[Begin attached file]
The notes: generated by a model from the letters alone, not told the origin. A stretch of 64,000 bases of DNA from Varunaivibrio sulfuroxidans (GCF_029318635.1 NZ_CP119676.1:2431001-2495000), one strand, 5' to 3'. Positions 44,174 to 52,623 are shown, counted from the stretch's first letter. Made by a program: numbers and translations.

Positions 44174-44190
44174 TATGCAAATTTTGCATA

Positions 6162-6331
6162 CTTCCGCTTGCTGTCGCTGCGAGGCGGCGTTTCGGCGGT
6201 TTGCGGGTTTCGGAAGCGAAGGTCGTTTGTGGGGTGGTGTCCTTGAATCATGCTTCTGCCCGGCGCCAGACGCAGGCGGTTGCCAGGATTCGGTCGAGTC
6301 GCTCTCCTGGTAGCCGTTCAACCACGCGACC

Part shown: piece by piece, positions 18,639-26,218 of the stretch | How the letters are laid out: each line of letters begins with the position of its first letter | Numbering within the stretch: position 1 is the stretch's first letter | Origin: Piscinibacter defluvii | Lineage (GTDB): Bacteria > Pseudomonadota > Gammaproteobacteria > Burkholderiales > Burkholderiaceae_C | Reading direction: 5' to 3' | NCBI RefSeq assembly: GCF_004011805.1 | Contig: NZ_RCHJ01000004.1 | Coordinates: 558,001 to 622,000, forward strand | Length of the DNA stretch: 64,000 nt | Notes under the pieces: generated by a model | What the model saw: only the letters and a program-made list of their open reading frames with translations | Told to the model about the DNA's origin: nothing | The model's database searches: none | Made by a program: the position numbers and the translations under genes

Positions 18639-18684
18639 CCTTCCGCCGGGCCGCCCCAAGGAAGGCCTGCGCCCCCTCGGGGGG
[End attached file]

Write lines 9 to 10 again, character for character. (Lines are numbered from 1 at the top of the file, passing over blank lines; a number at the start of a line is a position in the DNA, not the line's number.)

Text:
Positions 18639-18684
18639 CCTTCCGCCGGGCCGCCCCAAGGAAGGCCTGCGCCCCCTCGGGGGG